Handling finance automatically makes an organisation a preferred target for cyber-criminals. According to a survey of 100 senior business decision-makers in the UK by data security company Clearswift, 70 percent of financial companies faced a cyber-security incident.
Almost half of the incidents reported over the past 12 months were caused by internal errors -- employees failing to follow security protocol or data protection policies.
Although the threat generally increased in proportion to the company’s human resource, it was the biggest in mid-sized financial companies (3,000 to 4,999 employees) with 52 percent of respondents citing employee failure to follow corporate data protection policies as their biggest issue.
Cyber-attacks have long been on the rise. A study of 5,400 organisations across seven countries by insurer Hiscox said 61 percent of them faced one or more attacks in the past year. Among the targets, the financial services industry remain the most lucrative one.
"The financial sector is the lynchpin of the UK’s economy and a vital part of our nation’s Critical National Infrastructure, so it is alarming to see such high numbers of security incidents within financial organisations," Clearswift CTO Guy Bunker said in the company announcement.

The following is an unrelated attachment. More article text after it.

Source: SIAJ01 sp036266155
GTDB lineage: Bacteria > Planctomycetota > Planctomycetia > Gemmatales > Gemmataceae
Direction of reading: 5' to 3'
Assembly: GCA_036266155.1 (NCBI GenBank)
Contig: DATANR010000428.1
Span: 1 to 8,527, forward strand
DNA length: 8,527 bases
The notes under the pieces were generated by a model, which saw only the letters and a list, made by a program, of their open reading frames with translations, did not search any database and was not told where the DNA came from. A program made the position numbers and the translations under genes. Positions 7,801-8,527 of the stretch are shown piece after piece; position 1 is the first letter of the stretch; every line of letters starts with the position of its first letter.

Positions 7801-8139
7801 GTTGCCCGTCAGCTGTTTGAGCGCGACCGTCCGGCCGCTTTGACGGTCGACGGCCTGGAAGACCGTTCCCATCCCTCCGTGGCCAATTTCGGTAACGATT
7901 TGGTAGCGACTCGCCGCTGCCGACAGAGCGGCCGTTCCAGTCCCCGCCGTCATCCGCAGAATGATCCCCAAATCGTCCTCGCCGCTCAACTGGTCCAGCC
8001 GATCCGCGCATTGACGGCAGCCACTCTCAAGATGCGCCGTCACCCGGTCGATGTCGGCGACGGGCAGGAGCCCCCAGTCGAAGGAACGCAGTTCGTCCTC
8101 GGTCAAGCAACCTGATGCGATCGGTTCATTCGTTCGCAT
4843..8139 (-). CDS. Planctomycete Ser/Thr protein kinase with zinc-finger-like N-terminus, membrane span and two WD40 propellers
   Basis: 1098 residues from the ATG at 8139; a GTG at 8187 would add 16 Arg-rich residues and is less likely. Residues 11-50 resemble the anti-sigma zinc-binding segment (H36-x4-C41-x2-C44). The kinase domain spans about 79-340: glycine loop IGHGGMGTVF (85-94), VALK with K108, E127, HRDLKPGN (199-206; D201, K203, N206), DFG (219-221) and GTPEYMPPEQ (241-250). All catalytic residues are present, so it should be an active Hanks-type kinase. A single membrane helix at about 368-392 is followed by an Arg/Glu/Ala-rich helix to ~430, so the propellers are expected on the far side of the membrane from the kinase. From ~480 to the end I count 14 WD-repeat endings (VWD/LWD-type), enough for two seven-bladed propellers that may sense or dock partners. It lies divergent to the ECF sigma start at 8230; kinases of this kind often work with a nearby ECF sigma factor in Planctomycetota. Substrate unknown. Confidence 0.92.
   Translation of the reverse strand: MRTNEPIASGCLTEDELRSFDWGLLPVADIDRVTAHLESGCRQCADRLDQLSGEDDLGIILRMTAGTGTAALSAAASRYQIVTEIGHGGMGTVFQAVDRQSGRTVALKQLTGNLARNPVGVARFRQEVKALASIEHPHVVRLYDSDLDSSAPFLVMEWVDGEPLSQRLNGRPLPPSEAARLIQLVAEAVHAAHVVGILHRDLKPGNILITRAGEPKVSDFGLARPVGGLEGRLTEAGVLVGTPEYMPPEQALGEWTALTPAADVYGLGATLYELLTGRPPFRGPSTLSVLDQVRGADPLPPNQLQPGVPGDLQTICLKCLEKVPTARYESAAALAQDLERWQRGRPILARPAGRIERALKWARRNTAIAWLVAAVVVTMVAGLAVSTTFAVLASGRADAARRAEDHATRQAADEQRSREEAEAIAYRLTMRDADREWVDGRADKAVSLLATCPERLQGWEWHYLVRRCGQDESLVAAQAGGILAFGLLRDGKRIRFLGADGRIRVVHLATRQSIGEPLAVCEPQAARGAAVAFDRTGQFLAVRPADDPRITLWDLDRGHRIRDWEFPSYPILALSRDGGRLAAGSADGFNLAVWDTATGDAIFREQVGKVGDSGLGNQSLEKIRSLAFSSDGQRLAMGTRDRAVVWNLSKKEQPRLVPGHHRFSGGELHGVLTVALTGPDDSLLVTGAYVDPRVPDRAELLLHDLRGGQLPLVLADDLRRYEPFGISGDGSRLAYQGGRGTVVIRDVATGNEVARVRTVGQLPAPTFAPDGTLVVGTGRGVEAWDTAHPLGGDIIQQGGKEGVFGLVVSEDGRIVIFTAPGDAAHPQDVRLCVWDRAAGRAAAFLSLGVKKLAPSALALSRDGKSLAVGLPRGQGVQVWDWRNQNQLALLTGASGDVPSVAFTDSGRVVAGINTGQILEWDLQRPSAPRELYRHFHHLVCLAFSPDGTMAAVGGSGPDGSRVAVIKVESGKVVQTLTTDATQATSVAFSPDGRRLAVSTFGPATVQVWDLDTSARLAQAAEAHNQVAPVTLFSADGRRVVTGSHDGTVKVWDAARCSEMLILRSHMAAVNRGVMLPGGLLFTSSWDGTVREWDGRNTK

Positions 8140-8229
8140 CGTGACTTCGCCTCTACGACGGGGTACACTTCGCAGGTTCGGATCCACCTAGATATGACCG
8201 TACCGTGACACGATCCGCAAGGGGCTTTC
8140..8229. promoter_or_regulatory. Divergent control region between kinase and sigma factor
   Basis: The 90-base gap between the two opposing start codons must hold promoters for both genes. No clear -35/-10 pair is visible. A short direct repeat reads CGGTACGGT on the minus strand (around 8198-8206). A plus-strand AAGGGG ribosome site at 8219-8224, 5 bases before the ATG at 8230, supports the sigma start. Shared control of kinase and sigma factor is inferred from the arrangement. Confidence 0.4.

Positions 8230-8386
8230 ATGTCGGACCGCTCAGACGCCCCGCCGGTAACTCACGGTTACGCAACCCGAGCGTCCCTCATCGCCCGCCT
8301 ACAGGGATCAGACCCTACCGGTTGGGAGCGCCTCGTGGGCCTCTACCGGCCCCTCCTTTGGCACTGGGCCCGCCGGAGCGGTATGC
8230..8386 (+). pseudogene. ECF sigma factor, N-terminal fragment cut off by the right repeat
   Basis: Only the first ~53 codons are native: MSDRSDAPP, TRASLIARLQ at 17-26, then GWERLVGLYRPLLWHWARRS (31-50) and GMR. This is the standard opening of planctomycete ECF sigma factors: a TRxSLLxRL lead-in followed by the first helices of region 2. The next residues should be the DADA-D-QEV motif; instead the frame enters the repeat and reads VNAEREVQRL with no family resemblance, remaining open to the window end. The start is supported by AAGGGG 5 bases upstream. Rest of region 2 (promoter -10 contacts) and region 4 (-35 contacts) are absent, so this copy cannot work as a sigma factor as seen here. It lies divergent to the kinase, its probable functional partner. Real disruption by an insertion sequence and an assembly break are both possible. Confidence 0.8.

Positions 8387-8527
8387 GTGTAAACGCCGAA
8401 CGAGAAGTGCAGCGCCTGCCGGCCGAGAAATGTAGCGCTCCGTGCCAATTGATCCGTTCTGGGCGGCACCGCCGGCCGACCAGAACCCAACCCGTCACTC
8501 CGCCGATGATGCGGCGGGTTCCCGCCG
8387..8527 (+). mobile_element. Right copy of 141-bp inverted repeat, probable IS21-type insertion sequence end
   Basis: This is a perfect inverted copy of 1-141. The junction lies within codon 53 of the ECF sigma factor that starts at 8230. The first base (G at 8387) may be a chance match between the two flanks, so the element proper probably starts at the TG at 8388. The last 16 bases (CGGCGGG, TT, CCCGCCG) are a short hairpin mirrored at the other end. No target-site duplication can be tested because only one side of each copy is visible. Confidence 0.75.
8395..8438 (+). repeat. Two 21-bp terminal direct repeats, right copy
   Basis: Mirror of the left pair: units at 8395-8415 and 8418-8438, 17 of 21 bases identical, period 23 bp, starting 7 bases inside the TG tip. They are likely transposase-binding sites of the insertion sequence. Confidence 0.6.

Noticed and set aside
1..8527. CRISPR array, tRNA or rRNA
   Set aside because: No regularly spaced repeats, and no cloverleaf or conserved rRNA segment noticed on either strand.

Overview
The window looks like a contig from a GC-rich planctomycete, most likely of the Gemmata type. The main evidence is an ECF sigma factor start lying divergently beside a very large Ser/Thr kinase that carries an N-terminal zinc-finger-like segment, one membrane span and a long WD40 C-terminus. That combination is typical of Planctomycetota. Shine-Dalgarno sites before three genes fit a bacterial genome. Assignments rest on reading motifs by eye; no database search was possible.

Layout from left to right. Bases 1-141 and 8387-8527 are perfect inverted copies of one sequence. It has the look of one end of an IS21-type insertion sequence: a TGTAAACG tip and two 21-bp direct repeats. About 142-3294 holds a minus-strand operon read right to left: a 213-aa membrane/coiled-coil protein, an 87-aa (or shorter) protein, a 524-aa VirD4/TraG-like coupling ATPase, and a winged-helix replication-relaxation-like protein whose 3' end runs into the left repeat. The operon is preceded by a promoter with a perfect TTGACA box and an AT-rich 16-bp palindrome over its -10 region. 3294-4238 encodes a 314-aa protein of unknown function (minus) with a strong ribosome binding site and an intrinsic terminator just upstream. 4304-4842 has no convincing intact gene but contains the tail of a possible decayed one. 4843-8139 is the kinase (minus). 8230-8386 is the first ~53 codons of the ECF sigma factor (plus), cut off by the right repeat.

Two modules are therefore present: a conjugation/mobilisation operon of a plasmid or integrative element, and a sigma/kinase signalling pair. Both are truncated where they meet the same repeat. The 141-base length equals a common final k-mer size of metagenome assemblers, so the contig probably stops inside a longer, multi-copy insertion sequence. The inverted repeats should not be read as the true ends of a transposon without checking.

Malware and viruses through third-party devices were increasing, said the Clearswift survey. Kaspersky last month reported that mobile financial attacks it detected in the first half of the year were 3,730,378, up 107 percent compared to H1 2018. Among them, 438,709 unique users were attacked by mobile Trojan bankers.
"Mobile banking fraud is easy to miss for consumers as Trojans are well hidden inside other legitimate-seeming applications or attachments. Once inside the customer’s phone, they can roam free to steal banking information or account assets," said Lisa Baergen, director at NuData Security.
A common grievance among the UK FSI respondents was that of inadequate security budget, said the Clearswift survey.
"The numbers associated with security incidents are in stark contrast with further findings from the survey which revealed less than a quarter (23 percent) of respondents had an adequate level of budget allocated to cyber-security within the firm. Unsurprisingly, 73 percent of respondents would like to see some, if not significant, increase in their organisation’s cyber-security spending," said the company announcement.
The Hiscox report also points to this direction. According to the report, the UK had the lowest cyber-security budgets, with less than £900,000 on average compared with an average across the study group of £1.2 million.
ImmuniWeb last month published research that said 97 out of the 100 largest banks are vulnerable to web and mobile attacks enabling hackers to steal sensitive data. Being a large market where global FSI majors are established, the UK seems to have gained a significant share of troubles.